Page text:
Permissions are very important.  Essentially, this tells Chrome what outside resources you need access to in order for your extension to work properly.  If you don’t have these defined correctly, your extension won’t work.  For my project, I needed to connect to the YOURLS installation, and to read the current tab URL.  The tab part was easy – I just set a “tabs” permission.  The YOURLS API was a little trickier.  The problem is that the API file I need to access is located at a different place for each user, since the point of YOURLS is to provide a URL shortener on your own server.  After asking the community at Stack Overflow, I decided to just ask for global web permissions – “http://*/”.

So now that we have the manifest completed, we can build the app.  At its heart, it was very little code and fairly quick to write.  All I needed to do was hit up the YOURLS API, including POST parameters for the unique user signature, the URL being shortened, and the action (shorten, expand, etc).  All of this information can be found on the “Tools” page of your YOURLS installation.  As I said before, you must use an HTML page for your extension popup, so I chose to add some JQuery to get the job done.  First, I needed to grab the current tab URL.

chrome.tabs.getSelected(null, function(tab) {

var tabUrl = tab.url;

});

Pretty straightforward.  Having that, I nested the following inside the getSelected() function to send the information along to the YOURLS installation.

$.post(localStorage[“domain”]+”/yourls-api.php”, { signature: localStorage[“sig”], action: “shorturl”, url: tabUrl, format: “text” }, function(data) {

$(“#url”).val(data);

$(“#url”).select();

});

This is a pretty straightforward JQuery $.post().  The required parameters are attached (signature, action, url and format).  This will return data to the variable defined in the function call, in this case “data”.  I simply threw this into the input box in my HTML page, selected the text to make it easier to copy, and I’m done!

Now, you may be wondering what “localStorage” is.  When I first wrote the extension, I did it just for me, so I hardcoded the signature and domain.  However, as this is hopefully going to be used by more people, and most likely if it is, those people aren’t going to want to modify code, pack the extension and load it, it would be useful to have an options page that made this process much simpler.  Every extension is allowed to have its own options page, accessible from Options->Tools->Extensions.  The obvious answer, then, was to create a quick options form that allows users to enter their domain and signature.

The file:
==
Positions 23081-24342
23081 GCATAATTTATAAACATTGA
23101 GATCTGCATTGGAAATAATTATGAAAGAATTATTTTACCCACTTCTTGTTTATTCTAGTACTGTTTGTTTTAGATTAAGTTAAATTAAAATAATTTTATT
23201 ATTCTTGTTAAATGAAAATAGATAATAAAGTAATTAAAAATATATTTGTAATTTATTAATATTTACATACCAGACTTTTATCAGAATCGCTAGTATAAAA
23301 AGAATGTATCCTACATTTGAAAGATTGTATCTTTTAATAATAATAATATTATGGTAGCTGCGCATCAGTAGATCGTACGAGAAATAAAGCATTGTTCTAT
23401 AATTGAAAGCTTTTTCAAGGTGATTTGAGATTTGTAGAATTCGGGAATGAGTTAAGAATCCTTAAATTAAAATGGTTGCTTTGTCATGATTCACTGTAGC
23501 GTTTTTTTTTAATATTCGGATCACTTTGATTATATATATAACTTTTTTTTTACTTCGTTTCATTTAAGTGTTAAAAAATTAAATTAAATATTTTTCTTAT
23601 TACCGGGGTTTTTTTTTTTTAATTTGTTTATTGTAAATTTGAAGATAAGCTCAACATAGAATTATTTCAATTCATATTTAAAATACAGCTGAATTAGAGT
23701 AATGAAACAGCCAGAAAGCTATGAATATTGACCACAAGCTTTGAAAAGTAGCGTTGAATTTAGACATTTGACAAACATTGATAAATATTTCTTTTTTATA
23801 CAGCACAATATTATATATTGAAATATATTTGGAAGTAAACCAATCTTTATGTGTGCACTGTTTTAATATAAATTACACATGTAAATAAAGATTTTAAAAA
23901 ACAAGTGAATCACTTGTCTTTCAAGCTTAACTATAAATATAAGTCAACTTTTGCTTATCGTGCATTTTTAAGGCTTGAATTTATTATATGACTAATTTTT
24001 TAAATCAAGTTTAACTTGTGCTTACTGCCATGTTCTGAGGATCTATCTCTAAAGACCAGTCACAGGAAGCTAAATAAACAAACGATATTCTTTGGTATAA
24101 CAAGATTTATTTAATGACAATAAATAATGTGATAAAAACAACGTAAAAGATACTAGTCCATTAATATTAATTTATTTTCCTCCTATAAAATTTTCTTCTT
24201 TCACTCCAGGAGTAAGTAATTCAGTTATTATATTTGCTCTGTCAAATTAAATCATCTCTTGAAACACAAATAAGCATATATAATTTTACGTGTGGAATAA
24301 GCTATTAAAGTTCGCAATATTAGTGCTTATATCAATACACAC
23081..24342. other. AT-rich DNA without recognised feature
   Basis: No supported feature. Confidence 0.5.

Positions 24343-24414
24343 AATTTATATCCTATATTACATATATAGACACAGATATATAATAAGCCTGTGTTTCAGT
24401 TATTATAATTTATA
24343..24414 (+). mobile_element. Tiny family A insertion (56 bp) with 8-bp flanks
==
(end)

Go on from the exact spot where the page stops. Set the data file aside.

Remember when I said to forget about the “options_page” definition in manifest.json?  Well, now’s the time to remember it.  That definition simply defines which HTML page you want shown as your option page.  If nothing is defined, there will be no options link beside your extension on the Tools page.  However, if there is something defined, the link will open your specified HTML document in a new tab for users to set their preferences.

Much like the popup, you can just construct a simple HTML form (or whatever) to set user data.  What’s great is that you can save information to “localStorage”, allowing you to access it anywhere (except manifest.json) in your code.  So, with a quick Javascript function and an HTML form, I had my options page.

function save_options() {

var domain = document.getElementById(“domain”).value;

var sig = document.getElementById(“signature”).value;

localStorage[“domain”] = domain;

localStorage[“sig”] = sig;

}

Obviously, this is 2 lines longer than it needs to be, but I did it for clarity’s sake.  I also chose to include a separate function that adds the values of localStorage to the form when a user arrives at the options page, so they know if they’ve set options yet.

And that’s it!  You know have a fully functioning, packable Chrome extension.  Sorry for the lack of brevity – I haven’t written in almost a year, and I’ve learned a great deal through this venture and recent work I’ve been doing.  Hope it helps!